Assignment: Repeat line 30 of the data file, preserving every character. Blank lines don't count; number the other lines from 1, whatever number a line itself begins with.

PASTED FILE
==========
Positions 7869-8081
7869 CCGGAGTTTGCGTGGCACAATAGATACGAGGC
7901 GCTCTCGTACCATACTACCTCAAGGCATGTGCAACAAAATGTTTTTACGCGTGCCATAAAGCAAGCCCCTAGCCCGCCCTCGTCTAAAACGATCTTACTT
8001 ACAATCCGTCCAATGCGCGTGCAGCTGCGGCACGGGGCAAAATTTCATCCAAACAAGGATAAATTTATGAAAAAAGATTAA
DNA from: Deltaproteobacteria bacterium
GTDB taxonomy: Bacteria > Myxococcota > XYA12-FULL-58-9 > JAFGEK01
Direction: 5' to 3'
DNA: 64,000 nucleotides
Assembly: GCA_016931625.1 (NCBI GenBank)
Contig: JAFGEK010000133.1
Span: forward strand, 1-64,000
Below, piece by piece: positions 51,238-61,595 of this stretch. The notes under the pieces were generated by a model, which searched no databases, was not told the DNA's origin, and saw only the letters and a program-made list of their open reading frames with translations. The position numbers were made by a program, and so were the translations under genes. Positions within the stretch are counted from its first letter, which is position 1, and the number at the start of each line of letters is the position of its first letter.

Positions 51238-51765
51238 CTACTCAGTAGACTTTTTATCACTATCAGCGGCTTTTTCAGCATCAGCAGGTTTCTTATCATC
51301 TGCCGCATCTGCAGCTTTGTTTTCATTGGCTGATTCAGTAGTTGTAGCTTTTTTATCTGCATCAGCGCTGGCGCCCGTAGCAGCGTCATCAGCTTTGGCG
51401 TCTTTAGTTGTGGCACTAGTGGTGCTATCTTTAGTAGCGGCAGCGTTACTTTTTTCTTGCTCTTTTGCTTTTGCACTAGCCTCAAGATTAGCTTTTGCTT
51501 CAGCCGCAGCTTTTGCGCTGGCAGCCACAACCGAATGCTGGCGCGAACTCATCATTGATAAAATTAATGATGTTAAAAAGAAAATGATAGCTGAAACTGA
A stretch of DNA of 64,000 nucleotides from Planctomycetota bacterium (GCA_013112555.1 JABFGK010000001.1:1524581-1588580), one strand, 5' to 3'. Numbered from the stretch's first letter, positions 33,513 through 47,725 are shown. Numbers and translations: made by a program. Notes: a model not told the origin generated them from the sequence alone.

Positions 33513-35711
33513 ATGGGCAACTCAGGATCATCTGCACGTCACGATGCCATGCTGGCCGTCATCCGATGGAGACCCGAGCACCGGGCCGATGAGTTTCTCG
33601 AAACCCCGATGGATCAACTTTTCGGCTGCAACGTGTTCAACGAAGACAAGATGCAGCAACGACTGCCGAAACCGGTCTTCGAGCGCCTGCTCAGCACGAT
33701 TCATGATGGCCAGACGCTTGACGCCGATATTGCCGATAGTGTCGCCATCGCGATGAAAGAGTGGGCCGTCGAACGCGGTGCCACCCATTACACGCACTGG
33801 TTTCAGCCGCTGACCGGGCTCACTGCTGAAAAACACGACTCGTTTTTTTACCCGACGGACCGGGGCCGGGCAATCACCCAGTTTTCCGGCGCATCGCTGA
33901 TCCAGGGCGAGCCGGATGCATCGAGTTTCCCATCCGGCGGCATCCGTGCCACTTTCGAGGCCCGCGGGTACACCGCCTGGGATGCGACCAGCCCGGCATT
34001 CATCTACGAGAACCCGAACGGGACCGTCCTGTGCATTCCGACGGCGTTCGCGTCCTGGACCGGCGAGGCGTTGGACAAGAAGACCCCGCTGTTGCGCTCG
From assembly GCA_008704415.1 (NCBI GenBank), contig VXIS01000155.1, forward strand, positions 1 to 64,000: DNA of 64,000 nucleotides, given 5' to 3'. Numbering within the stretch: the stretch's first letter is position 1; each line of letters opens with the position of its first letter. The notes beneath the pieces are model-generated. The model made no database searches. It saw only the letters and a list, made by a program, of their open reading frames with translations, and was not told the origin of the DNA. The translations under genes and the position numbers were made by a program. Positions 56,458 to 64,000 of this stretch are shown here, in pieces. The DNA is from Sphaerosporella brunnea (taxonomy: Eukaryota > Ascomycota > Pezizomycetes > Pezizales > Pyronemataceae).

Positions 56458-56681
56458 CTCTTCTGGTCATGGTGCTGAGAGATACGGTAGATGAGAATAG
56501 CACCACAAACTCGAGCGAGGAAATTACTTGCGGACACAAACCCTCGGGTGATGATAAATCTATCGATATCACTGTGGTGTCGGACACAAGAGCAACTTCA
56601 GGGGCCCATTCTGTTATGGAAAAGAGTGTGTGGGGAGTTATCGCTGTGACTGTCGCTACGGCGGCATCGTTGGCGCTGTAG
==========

56601 GGGGCCCATTCTGTTATGGAAAAGAGTGTGTGGGGAGTTATCGCTGTGACTGTCGCTACGGCGGCATCGTTGGCGCTGTAG